The Fates did not, however, ordain that Clive Newcome should pass all his life at Naples. His Roman banker presently forwarded a few letters to his address; some which had arrived after his departure, others which had been lying at the Poste Restante, with his name written in perfectly legible characters, but which the authorities of the post, according to their custom, would not see when Clive sent for them.
It was one of these letters which Clive clutched the most eagerly. It had been lying since October, actually, at the Roman post, though Clive had asked for letters there a hundred times. It was that little letter from Ethel, in reply to his own, whereof we have made mention in a previous chapter. There was not much in the little letter. Nothing, of course, that Virtue or Grandmamma might not read over the young writer’s shoulder. It was affectionate, simple, rather melancholy; described in a few words Sir Brian’s seizure and present condition; spoke of Lord Kew, who was mending rapidly, as if Clive, of course, was aware of his accident; of the children, of Clive’s father, and ended with a hearty “God bless you,” to Clive, from his sincere Ethel.
“You boast of its being over. You see it is not over,” says Clive’s monitor and companion. “Else, why should you have dashed at that letter before all the others, Clive?” J. J. had been watching, not without interest, Clive’s blank face as he read the young lady’s note.
“How do you know who wrote the letter?” asks Clive.
“I can read the signature in your face,” says the other; “and I could almost tell the contents of the note. Why have you such a tell-tale face, Clive?”
“It is over; but when a man has once, you know, gone through an affair like that,” says Clive, looking very grave, “he — he’s anxious to hear of Alice Grey, and how she’s getting on, you see, my good friend.” And he began to shout out as of old —
“Her heart it is another’s, she — never — can — be — mine;”
and to laugh at the end of the song. “Well, well,” says he; “it is a very kind note, a very proper little note; the expression elegant, J. J., the sentiment is most correct. All the little t’s most properly crossed, and all the little i’s have dots over their little heads. It’s a sort of a prize note, don’t you see; and one such, as in the old spelling-book story, the good boy received a plum-cake for writing. Perhaps you weren’t educated on the old spelling-book, J. J.? My good old father taught me to read out of his — I say, I think it was a shame to keep the old boy waiting whilst I have been giving an audience to this young lady. Dear old father!” and he apostrophised the letter. “I beg your pardon, sir; Miss Newcome requested five minutes’ conversation, and I was obliged, from politeness, you know, to receive. There’s nothing between us; nothing but what’s most correct, upon my honour and conscience.” And he kissed his father’s letter, and calling out again, “Dear old father!” proceeded to read as follows:—
“‘Your letters, my dearest Clive, have been the greatest comfort to me. I seem to hear you as I read them. I can’t but think that this, the modern and natural style, is a great progress upon the old-fashioned manner of my day, when we used to begin to our fathers, ‘Honoured Father,’ or even ‘Honoured Sir’ some precisians used to write still from Mr. Lord’s Academy, at Tooting, where I went before Grey Friars — though I suspect parents were no more honoured in those days than nowadays. I know one who had rather be trusted than honoured; and you may call me what you please, so as you do that.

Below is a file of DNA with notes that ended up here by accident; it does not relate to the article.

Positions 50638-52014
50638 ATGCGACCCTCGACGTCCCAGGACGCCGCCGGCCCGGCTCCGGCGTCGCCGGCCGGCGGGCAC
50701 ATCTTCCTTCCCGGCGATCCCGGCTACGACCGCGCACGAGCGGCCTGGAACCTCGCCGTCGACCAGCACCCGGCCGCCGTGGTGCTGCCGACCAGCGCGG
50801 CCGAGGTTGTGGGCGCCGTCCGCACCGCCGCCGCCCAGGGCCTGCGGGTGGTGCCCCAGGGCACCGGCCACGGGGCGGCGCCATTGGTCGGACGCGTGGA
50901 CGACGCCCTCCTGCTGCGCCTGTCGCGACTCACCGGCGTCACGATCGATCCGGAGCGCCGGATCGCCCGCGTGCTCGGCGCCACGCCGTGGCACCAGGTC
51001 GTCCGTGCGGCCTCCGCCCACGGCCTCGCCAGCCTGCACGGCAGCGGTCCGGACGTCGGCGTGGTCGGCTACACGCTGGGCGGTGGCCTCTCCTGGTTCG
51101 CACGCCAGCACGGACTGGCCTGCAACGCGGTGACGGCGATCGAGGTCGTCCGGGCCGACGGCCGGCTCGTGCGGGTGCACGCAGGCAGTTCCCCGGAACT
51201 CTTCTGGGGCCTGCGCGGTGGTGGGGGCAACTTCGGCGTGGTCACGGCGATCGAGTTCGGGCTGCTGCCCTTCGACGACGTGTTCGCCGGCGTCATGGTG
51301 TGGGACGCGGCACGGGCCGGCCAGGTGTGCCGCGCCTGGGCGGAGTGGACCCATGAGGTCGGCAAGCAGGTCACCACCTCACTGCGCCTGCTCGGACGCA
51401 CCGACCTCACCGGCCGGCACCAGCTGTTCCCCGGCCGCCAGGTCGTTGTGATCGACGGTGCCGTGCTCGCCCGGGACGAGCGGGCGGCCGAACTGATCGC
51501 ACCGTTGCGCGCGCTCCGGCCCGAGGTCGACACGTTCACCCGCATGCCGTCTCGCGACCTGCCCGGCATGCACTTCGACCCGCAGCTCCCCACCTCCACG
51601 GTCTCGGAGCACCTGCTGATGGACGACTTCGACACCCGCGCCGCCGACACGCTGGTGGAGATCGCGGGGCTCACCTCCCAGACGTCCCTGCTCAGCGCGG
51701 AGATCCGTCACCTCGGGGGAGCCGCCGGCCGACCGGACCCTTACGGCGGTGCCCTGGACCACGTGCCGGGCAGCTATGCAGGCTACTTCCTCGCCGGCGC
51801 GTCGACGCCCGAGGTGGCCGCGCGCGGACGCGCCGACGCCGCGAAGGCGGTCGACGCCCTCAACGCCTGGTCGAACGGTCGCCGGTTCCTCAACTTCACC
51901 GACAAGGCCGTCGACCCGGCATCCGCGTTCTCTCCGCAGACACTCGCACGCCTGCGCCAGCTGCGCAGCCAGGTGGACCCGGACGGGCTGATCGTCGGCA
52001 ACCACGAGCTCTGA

“‘It is not only to me your letters give pleasure. Last week I took yours from Baden Baden, No. 3, September 15, into Calcutta, and could not help showing it at Government House, where I dined. Your sketch of the old Russian Princess and her little boy, gambling, was capital. Colonel Buckmaster, Lord Bagwig’s private secretary, knew her, and says it is to a T. And I read out to some of my young fellows what you said about play, and how you had given it over. I very much fear some of the young rogues are at dice and brandy-pawnee before tiffin. What you say of young Ridley, I take cum grano. His sketches I thought very agreeable; but to compare them to a certain gentleman’s —— Never mind, I shall not try to make him think too well of himself. I kissed dear Ethel’s hand in your letter. I write her a long letter by this mail.
“‘If Paul de Florac in any way resembles his mother, between you and him there ought to be a very warm regard. I knew her when I was a boy, long before you were born or thought of; and in wandering forty years through the world since, I have seen no woman in my eyes so good or so beautiful. Your cousin Ethel reminded me of her; as handsome, but not so lovely. Yes, it was that pale lady you saw at Paris, with eyes full of care, and hair streaked with grey. So it will be the turn of you young folks, come eight more lustres, and your heads will be bald like mine, or grey like Madame de Florac’s, and bending over the ground where we are lying in quiet. I understand from you that young Paul is not in very flourishing circumstances. If he still is in need, mind and be his banker, and I will be yours. Any child of hers must never want when I have a spare guinea. I do not mind telling you, sir, that I cared for her more than millions of guineas once; and half broke my heart about her when I went to India, as a young chap. So, if any such misfortunes happen to you, consider, my boy, you are not the only one.
“‘Binnie writes me word that he has been ailing. I hope you are a good correspondent with him. What made me turn to him just after speaking of unlucky love affairs? Could I be thinking about little Rosie Mackenzie? She is a sweet little lass, and James will leave her a pretty piece of money. Verbum sap. I should like you to marry; but God forbid you should marry for a million of gold mohurs.